Tim Bell, latterly Lord Bell, one of the giant figures of adland in an era where there were many contenders, has died aged 77.
Bell founded the Bell Pottinger PR firm with Piers Pottinger – which imploded many years later shortly after Bell had wisely departed – but is just as well known for his role as one of Margaret Thatcher’s closest advisers and MD of Saatchi & Saatchi when that agency was setting out to be the biggest in the world.
Bell began as the Saatchi & Saatchi media man when the youthful agency lodged in London’s Golden Square. This at a time when it would pull in people off the street to make the agency look more populous when a visit from a big client was due. Described by journalist Gail Amber as the person dogs would cross the street to be stroked by, Bell had more than enough charm and smooth delivery – like a cross between a radio presenter and the most persuasive of barristers – to charm any client: Mrs T being one.
This despite a colourful personal modus operandi which often engaged the attentions of Private Eye, among others.
Saatchi & Saatchi’s role in the Conservatives’ surprise General Election victory of 1979 put the agency and Bell on the map. The British Airways account, then helmed by Thatcher supporter Lord King, was allegedly a thank you present.
Bell, then hailed by many as the “third brother” long before another alumnus Martin Sorrell, eventually left what was a family business and took up with another huge character Frank Lowe, to add his PR skills to Lowe Howard-Spink in what became Lowe Bell. Predictably, though, while Lowe Bell was successful it wasn’t built to house two such egos so Bell Pottinger went its own way.
Bell Pottinger was the centrepiece of Chime Communications which expanded to include the HHCL agency but this eventually hit the buffers too, to be bailed out by one Martin Sorrell, then leading WPP. This didn’t play especially well with Bell for whom Sorrell was still the bumptious finance director.
There used to to be a number of short films of an IPA event with Bell, Sorrell and Lowe on stage together (by that time it’s Sir Martin and Sir Frank.). The extremely tall Lowe spends most of the times examining his shoes when he’s not speaking, Sorrell is up and down like the clever boy at the back of the class while Bell handles proceedings with aplomb, like a cross between Michael Parkinson in his prime and a tolerant uncle. They may be richer than him, he seems to indicate, but he’s a Lord while they’re mere knights of the realm.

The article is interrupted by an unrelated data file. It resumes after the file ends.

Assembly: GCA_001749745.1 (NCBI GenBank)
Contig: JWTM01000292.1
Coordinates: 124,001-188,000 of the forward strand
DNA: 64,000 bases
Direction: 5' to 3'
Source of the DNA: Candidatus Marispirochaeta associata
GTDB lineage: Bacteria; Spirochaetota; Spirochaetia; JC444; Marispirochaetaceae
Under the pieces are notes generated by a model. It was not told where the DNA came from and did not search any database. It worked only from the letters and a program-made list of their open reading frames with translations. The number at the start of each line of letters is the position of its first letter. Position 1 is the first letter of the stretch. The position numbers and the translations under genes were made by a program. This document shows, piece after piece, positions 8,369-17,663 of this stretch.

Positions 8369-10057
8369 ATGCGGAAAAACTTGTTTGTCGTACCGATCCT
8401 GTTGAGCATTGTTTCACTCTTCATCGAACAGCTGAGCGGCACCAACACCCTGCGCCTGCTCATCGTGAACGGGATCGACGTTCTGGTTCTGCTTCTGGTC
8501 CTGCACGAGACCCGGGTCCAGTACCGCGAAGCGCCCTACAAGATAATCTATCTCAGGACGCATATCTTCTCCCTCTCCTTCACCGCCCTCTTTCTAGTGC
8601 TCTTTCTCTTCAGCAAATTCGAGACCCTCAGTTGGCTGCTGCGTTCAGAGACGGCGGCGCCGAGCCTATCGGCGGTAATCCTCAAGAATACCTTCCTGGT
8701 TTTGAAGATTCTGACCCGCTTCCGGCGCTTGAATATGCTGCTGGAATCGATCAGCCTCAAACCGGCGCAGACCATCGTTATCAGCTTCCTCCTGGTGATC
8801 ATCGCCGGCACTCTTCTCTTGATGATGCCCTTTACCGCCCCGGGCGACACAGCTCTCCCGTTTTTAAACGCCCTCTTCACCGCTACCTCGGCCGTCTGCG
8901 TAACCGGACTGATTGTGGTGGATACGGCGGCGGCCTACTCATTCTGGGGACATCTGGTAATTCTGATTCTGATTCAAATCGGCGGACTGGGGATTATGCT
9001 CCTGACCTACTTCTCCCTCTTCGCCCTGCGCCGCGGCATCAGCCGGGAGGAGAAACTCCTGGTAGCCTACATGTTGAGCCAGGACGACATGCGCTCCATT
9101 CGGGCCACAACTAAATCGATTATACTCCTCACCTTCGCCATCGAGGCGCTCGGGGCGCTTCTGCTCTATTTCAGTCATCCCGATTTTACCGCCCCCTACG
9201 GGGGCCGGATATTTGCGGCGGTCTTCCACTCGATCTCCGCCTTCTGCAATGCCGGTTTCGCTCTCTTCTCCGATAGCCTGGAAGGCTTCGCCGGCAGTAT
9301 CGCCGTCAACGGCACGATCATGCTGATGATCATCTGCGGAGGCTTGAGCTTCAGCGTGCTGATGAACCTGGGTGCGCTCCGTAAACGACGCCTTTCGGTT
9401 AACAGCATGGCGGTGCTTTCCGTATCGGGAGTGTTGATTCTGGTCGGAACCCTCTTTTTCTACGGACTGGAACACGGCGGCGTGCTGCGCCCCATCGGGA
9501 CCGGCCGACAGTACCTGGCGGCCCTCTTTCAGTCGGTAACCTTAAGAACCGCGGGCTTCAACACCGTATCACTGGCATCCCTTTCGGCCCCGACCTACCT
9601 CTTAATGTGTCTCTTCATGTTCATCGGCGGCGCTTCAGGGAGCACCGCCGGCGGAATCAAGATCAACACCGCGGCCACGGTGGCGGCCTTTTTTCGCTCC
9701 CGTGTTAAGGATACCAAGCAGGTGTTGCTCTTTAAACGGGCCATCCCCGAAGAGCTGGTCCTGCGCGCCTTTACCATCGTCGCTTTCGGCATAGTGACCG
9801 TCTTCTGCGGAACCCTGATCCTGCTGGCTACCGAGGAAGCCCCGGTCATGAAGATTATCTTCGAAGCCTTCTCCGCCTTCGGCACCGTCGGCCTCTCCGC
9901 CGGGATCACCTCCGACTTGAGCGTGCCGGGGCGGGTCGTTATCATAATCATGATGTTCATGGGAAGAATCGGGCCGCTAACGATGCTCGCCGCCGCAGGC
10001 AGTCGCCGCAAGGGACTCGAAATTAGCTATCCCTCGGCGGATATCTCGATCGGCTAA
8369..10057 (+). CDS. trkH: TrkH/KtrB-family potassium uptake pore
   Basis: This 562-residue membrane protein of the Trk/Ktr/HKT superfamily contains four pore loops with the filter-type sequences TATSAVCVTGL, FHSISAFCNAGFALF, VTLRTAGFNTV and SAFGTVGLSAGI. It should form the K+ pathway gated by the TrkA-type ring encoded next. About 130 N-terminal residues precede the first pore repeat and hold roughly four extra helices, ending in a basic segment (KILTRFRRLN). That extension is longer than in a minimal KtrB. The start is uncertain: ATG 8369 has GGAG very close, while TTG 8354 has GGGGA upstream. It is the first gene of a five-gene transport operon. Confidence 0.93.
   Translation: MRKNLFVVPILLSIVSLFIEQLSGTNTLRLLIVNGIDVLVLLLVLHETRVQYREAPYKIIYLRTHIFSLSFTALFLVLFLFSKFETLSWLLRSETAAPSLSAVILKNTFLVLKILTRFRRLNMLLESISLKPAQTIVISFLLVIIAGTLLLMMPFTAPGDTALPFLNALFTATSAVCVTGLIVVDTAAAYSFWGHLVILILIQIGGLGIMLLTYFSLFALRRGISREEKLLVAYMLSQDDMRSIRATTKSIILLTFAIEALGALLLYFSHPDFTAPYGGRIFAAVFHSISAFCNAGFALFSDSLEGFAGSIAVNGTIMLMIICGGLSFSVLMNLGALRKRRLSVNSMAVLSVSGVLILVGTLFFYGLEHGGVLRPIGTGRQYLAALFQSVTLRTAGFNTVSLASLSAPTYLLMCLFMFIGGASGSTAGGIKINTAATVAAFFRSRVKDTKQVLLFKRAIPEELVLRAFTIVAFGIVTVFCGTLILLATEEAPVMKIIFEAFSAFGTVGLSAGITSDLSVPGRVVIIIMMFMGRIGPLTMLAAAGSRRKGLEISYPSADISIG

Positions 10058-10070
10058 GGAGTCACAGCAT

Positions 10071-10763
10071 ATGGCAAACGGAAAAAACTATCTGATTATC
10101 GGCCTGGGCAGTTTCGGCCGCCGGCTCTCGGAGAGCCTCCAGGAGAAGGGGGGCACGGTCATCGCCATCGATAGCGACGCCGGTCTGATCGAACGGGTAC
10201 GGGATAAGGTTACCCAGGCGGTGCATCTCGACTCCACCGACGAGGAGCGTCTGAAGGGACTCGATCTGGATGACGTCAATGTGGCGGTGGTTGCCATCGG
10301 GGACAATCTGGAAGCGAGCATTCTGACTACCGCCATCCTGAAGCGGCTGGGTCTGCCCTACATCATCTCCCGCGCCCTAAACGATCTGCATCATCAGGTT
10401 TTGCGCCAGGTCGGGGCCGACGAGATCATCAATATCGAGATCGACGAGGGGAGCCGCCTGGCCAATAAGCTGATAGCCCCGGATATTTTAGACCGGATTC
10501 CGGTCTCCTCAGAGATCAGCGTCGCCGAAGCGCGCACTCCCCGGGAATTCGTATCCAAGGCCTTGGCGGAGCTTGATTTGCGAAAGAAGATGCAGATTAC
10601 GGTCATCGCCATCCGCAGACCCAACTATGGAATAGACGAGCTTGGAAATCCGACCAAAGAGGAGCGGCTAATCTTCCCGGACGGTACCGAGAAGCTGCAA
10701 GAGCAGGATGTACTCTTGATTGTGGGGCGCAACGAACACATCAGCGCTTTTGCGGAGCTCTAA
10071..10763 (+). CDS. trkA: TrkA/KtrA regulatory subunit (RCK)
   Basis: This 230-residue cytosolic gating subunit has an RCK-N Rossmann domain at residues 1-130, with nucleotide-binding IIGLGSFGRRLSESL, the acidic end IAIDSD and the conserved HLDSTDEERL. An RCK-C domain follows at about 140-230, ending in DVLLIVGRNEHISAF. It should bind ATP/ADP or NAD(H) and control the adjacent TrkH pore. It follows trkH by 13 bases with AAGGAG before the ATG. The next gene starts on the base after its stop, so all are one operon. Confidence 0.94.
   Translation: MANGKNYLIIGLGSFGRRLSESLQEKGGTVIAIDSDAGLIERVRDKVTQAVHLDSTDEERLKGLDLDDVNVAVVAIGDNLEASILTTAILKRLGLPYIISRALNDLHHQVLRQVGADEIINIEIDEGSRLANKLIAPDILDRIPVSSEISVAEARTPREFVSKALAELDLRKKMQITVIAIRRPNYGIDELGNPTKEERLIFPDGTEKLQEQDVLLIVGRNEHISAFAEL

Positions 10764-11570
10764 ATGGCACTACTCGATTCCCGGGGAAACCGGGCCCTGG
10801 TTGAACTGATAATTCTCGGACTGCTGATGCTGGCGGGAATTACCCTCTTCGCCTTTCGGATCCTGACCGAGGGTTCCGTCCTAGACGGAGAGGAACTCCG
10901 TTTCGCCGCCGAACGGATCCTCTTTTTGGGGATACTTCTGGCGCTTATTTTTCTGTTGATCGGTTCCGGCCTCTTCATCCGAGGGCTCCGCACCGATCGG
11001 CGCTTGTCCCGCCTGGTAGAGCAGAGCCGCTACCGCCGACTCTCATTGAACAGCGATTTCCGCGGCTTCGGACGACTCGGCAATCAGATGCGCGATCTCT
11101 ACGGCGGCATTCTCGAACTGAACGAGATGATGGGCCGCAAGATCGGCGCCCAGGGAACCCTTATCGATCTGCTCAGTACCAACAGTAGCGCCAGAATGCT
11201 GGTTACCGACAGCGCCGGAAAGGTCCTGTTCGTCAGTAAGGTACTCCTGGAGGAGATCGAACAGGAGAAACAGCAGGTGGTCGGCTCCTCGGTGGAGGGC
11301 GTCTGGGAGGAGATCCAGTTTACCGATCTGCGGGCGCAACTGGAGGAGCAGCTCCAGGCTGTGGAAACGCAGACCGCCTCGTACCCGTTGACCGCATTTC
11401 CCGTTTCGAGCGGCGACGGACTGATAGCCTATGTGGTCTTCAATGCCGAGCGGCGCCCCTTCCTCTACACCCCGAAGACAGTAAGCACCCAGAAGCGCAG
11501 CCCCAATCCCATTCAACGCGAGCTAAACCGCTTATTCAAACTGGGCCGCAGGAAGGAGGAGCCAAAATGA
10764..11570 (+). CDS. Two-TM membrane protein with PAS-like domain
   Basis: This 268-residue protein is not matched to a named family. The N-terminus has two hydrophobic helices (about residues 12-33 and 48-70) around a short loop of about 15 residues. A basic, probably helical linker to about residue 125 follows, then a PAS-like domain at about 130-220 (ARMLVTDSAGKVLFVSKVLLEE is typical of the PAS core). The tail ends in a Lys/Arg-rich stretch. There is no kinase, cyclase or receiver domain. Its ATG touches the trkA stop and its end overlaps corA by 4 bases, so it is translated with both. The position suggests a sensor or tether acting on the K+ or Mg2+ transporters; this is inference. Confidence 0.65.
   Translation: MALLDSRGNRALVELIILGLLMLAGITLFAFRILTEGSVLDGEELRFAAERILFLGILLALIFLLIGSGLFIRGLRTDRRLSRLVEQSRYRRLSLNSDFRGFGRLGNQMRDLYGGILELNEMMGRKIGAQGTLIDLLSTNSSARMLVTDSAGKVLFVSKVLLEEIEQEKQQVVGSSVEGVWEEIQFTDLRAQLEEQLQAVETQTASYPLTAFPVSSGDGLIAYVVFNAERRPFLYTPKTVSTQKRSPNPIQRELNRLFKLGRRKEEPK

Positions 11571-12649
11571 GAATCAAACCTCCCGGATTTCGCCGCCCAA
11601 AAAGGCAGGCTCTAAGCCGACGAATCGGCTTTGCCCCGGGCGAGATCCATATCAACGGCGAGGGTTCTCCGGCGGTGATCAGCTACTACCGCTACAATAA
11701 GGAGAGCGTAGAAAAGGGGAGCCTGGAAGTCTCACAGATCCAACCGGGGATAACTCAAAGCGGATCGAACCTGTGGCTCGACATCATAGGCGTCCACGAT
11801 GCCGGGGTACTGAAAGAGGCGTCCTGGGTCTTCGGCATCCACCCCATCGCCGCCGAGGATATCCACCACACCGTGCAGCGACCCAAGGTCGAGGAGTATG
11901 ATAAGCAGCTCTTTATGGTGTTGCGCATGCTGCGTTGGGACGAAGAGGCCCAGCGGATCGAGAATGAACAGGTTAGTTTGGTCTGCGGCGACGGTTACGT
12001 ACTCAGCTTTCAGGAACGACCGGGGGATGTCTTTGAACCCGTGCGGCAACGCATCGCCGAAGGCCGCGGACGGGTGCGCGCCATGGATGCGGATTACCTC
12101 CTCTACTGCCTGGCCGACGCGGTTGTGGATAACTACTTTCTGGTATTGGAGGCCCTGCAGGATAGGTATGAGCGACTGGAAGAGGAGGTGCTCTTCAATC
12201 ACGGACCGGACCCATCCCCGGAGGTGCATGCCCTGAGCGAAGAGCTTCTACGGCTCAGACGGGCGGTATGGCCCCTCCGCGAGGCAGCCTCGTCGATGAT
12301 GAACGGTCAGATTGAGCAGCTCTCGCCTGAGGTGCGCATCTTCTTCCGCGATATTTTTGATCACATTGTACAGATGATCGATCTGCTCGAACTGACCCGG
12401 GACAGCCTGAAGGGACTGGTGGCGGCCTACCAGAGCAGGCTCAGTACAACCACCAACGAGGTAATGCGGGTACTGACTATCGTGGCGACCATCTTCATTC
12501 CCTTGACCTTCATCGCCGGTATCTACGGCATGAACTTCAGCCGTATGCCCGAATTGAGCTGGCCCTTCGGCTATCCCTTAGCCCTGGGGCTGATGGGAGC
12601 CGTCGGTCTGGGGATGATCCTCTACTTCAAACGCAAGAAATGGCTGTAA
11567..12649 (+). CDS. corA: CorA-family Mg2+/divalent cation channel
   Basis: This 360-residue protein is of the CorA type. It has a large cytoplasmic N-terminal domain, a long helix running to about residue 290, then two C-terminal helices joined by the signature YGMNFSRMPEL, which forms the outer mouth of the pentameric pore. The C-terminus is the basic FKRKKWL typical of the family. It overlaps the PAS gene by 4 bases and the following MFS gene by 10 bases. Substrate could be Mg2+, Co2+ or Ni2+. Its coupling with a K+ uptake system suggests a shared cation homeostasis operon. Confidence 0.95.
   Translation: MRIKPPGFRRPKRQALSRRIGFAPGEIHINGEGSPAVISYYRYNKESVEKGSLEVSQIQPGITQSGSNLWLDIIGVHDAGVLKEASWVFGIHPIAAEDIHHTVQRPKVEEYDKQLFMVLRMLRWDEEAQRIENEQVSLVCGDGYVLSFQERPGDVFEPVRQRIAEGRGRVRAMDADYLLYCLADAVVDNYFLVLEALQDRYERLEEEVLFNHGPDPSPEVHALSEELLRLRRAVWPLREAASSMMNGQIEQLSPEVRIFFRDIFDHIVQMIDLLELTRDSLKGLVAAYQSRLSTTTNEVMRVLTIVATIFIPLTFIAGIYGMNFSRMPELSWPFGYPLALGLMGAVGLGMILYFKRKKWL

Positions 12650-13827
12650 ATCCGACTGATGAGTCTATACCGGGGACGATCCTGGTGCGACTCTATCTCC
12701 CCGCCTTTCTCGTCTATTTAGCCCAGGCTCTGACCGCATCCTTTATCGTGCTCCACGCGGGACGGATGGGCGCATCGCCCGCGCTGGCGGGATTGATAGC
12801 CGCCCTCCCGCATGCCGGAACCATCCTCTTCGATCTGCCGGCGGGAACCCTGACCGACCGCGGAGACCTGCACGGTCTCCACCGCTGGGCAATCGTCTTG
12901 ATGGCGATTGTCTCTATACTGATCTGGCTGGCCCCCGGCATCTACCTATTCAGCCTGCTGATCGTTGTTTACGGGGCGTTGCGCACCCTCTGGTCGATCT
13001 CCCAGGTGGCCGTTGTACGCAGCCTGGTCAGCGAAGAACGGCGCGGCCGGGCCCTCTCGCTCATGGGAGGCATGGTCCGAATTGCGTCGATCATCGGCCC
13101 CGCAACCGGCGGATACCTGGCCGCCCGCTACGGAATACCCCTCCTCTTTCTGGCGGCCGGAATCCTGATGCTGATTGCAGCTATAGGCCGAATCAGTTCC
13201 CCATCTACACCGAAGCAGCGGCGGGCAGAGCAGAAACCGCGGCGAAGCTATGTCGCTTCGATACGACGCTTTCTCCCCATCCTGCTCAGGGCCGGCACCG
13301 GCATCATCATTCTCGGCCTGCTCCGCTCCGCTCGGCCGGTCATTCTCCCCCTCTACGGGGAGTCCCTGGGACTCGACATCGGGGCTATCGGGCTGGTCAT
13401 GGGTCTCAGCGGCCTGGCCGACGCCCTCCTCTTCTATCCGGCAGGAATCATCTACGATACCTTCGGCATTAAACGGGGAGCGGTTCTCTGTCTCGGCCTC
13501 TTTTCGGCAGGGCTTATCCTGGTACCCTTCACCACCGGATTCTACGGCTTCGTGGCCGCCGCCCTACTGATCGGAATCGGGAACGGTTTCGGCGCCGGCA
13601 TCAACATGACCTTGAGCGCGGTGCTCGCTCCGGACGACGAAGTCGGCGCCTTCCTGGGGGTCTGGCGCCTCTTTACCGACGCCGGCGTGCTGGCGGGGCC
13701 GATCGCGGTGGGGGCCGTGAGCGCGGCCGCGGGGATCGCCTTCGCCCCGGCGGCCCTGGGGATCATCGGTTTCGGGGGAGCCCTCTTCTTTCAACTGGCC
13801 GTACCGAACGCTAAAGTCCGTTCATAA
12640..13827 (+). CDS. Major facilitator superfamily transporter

Always controversial – Bell held the most hard right opinions possible and worked for some horrible characters including Chilean dictator General Pinochet – Bell was personally kind, behind the sometimes staggering front.
I remember him once resting his ample stomach on the table at Langan’s Brasserie and telling me in all seriousness that he stayed trim throughout all these lunches and dinners by only eating half his food – as he demolished an equally ample plate of roast beef and Yorkshire pudding.
Once, in the early days of MAA we became caught up in a spat between Easyjet and departed founder Stelios. Some Stelios supporters were not pleased to see Easyjet’s ad account find its way to VCCP (where it still resides) which was then owned by Chime. One of the pitch panel then sold his company to Chime, which we duly reported.
Bell sent over a comment, printed, saying we were muck-raking guttersnipes, which we took as a compliment. Shortly after I dialled Bell’s mobile entirely by mistake and, before I could remedy things, came the famous husky tones (Bell always answered the phone, even the office one.) Here we go, I thought.
There was a very slight pause followed by a perfectly agreeable five-minute conversation as if nothing had happened. Maybe he’d already forgotten but I doubt it.
Bell Pottinger imploded after it launched a pernicious social media campaign for South African president Jacob Zuma. Bell’s version was that he won the business but quit before things turned nasty. Let’s hope he was right.
One of his last public appearances followed this, when he turned up on Newsnight rather too well refreshed by Friday evening drinks. He would have known the risk of this but, I got the impression, by that time he didn’t care. It made painful watching.
Better to remember Bell at the top of his game: charming, highly intelligent (in his idiosyncratic way) and kind – and not just to the toffs and captains of industry he hung out with.